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PMC-Turbo: a balloon-borne Mission to image gravity waves and turbulence in polar mesospheric clouds

Kaifler, Bernd and Fritts, David C. and Miller, Amber and Limon, Michele and Jones, Glenn and Kjellstrand, Bjorn and Williams, Bifford P. and Wang, Ling and Reimuller, Jason and Hanany, Shaul and Geach, Christopher and Taylor, M. (2017) PMC-Turbo: a balloon-borne Mission to image gravity waves and turbulence in polar mesospheric clouds. 13th International Workshop on Layered Phenomena in the Mesopause Region (LPMR), 18.-22. Sep. 2017, Kühlungsborn, Germany. (Unpublished)

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Official URL: https://www.iap-kborn.de/fileadmin/user_upload/Current_issue/Workshops/LPMR2017/data/abstracts/abstract_73.html

Abstract

PMC-Turbo is a balloon-borne experiment that will fly at an altitude between 35 and 40 km. It is designed to record gravity wave events in polar mesospheric clouds with high spatial and temporal resolution as they unfold across a large field of the sky. The project is motivated by the serendipitous observation of PMCs during the balloon flight of EBEX, an observational cosmology experiment which flew in 2013 at an altitude of about 35 km. EBEX included two star cameras, each of which had a field of view of 4 by 3 degrees, a resolution of 2.5 m at 80 km altitude, and an image cadence of 30 seconds. Even though EBEX was not designed to observe PMCs, instability and turbulent structures were visible with features at scales down to 20 m in the star camera images. However, it is difficult to put the images in context due to the inconsistent pointing, slow image cadence, and the narrow field of view. PMC-Turbo was designed leverage the strengths of the EBEX star cameras to observe gravity wave events at various length scales. This requires capturing a wide view while remaining sensitive to small features, as well as recording images at a high cadence. It carries seven cameras, four of which are wide field cameras that together cover a field of view of about 150 by 40 degrees with an 8 m per pixel resolution. Cameras with narrow field lenses provide smaller fields of view of 10 by 15 degrees with about 3 m per pixel resolution and are situated within in the larger field of view. The cameras can sustain 3.5 frames per second and can capture bursts of images up to 8 frames per second. The payload also carries BOLIDE, a Rayleigh lidar from the DLR Institute of Atmospheric Physics and an airglow camera from Utah State University. These instruments will provide additional context to observed events in the form of thermal profiles and infrared mapping. The Balloon Lidar Experiment BOLIDE is a miniaturized Rayleigh backscatter lidar developed for PMC-Turbo that will provide observations of PMC with unprecedented resolution and signal to noise ratio. PMC-Turbo is scheduled to fly next year from either Sweden or Antarctica. We anticipate a fourteen day flight over Antarctica, and we expect to capture about 14 million images. An arctic flight would last around 5 days, but we anticipate several gravity wave events during this time. In addition to lab testing of our equipment, we have had opportunities to collect data with the PMC-Turbo instruments in the field. This December we will fly one camera as a piggyback on the Super Tiger payload from Antarctica. In July, we used several cameras on the ground to capture PMC images in High Level, Alberta. We hope to resolve tomography from the images captured during that campaign. If we fly from Sweden, we plan to coordinate ground-based tomographic imaging with the balloon flight.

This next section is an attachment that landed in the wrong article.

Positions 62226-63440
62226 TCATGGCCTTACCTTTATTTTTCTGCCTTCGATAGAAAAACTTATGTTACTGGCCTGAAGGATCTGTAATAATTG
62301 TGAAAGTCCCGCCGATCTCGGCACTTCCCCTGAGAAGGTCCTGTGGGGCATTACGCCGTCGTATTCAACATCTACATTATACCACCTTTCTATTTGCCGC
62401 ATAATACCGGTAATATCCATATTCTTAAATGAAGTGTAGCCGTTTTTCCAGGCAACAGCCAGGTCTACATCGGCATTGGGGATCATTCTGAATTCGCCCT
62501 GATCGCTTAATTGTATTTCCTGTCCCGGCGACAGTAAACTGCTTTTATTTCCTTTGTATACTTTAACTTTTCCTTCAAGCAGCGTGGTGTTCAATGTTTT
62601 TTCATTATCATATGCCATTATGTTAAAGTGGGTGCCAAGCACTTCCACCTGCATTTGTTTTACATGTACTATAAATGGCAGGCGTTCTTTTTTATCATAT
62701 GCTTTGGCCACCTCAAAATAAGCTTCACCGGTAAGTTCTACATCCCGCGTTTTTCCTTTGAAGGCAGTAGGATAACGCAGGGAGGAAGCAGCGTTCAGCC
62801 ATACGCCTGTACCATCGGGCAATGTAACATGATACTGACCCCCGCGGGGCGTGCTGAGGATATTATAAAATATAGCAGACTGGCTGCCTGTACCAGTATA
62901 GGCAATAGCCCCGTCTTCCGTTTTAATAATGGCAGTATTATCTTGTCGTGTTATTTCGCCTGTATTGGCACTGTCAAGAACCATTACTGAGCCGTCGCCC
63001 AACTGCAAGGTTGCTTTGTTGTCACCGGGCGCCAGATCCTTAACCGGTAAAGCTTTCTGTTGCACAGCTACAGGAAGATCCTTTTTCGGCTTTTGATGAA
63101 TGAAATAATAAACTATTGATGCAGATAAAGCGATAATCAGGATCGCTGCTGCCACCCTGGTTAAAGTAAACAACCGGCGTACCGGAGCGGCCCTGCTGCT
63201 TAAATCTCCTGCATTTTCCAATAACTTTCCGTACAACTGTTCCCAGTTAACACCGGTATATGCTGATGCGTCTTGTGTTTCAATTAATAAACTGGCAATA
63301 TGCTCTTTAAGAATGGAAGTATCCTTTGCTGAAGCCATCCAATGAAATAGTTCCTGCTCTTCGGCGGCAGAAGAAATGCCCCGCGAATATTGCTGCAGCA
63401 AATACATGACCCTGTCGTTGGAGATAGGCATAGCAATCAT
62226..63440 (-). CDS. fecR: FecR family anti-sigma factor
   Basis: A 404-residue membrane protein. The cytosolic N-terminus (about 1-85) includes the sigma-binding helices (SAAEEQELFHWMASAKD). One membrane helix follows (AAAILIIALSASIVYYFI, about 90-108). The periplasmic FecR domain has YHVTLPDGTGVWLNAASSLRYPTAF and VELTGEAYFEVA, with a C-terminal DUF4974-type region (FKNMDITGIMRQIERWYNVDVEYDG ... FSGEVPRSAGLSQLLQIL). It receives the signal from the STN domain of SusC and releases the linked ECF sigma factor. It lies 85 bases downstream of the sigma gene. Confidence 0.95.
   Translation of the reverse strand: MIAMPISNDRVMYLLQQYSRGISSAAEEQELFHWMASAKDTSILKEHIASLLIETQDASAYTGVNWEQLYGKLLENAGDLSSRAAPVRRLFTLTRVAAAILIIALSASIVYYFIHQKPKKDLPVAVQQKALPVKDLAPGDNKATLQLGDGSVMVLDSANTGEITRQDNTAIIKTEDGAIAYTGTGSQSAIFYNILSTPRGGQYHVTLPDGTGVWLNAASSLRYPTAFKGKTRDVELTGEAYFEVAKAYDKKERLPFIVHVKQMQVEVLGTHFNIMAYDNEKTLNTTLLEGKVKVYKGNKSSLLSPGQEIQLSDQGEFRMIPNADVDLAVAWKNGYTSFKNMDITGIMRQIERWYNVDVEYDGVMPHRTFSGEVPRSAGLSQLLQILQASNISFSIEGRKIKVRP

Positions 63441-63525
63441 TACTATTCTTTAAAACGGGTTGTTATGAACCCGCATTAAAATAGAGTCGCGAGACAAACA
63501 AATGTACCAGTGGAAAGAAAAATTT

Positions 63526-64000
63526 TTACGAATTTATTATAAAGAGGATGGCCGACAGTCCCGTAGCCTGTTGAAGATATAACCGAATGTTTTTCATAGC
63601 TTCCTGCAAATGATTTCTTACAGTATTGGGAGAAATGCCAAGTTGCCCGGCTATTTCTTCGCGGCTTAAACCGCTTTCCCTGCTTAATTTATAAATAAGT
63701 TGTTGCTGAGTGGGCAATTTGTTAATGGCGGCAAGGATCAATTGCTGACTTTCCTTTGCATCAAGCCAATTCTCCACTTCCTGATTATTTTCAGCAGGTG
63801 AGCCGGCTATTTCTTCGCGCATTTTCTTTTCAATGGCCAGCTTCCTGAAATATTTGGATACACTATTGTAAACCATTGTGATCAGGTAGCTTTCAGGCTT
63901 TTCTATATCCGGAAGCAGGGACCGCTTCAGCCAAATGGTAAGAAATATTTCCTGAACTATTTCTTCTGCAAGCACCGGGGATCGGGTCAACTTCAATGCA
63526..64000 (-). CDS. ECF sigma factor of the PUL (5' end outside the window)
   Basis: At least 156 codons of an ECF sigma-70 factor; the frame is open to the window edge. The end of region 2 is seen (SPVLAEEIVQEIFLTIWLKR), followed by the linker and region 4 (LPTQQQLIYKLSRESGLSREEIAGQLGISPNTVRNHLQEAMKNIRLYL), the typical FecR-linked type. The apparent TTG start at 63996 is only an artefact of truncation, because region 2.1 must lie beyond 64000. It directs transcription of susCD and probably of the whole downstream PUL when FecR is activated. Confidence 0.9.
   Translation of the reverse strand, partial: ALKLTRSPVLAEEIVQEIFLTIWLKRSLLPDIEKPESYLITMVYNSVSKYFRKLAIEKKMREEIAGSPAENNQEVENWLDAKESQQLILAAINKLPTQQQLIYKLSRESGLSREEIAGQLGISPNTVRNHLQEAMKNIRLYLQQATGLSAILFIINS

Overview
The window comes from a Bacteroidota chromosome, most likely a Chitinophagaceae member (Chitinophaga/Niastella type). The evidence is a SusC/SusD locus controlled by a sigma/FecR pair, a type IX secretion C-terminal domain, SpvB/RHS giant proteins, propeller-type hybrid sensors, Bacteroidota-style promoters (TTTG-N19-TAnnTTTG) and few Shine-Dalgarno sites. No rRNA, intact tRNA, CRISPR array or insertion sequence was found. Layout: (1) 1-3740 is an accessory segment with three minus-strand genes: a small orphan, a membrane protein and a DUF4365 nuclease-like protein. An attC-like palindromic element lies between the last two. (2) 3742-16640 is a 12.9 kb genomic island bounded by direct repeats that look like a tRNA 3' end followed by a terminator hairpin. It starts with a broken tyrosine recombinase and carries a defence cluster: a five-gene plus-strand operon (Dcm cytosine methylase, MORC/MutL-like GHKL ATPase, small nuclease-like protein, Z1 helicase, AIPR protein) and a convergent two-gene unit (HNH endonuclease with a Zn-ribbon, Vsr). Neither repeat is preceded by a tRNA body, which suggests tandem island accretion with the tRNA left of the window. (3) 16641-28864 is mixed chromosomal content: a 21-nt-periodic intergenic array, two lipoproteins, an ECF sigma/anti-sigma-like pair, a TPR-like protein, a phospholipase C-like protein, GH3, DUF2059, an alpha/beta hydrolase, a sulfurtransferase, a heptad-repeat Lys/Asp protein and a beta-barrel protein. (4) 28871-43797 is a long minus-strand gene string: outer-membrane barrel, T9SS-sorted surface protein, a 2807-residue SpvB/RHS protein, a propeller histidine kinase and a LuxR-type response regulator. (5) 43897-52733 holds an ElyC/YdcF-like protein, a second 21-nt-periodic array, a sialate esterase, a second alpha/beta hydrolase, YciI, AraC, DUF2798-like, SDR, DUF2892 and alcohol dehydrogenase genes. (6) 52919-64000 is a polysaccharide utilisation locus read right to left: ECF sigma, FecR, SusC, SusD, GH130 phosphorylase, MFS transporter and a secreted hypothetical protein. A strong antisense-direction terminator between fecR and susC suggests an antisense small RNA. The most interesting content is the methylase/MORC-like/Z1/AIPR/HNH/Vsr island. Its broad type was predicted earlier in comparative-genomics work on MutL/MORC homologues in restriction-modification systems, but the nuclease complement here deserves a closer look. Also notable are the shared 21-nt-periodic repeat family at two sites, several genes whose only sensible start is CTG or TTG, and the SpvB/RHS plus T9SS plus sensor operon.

Item URL in elib:https://elib.dlr.de/114378/
Document Type:Conference or Workshop Item (Speech)
Title:PMC-Turbo: a balloon-borne Mission to image gravity waves and turbulence in polar mesospheric clouds
Authors:
AuthorsInstitution or Email of AuthorsAuthors ORCID iD
Kaifler, Bernddlr, ipahttps://orcid.org/0000-0002-5891-242X
Fritts, David C.gats inc./boulderUNSPECIFIED
Miller, AmberUniversity of Southern CaliforniaUNSPECIFIED
Limon, MicheleColumbia UniversityUNSPECIFIED
Jones, GlennColumbia UniversityUNSPECIFIED
Kjellstrand, BjornColumbia UniversityUNSPECIFIED
Williams, Bifford P.gats inc./boulderUNSPECIFIED
Wang, Linggats inc./boulderUNSPECIFIED
Reimuller, JasonIntegr. Space. S.UNSPECIFIED
Hanany, ShaulUniversity of MinnesotaUNSPECIFIED
Geach, ChristopherUniversity of MinnesotaUNSPECIFIED
Taylor, M.utah state universityUNSPECIFIED
Date:20 September 2017
Refereed publication:No
Open Access:Yes
Gold Open Access:No
In SCOPUS:No
In ISI Web of Science:No
Status:Unpublished
Keywords:balloon, middle atmosphere, polar mesospheric clouds, noctilucent cloud, camera, lidar, Antarctica
Event Title:13th International Workshop on Layered Phenomena in the Mesopause Region (LPMR)
Event Location:Kühlungsborn, Germany
Event Type:Workshop
Event Dates:18.-22. Sep. 2017
Organizer:Leibniz-Institut für Atmosphärenphysik, Kühlungsborn
HGF - Research field:Aeronautics, Space and Transport
HGF - Program:Space
HGF - Program Themes:Earth Observation
DLR - Research area:Raumfahrt
DLR - Program:R EO - Erdbeobachtung
DLR - Research theme (Project):Vorhaben Mittlere Atmosphäre
Location: Oberpfaffenhofen
Institutes and Institutions:Institute of Atmospheric Physics > Lidar
Deposited By: Kaifler, Dr. Natalie
Deposited On:19 Oct 2017 13:48
Last Modified:31 Jul 2019 20:11

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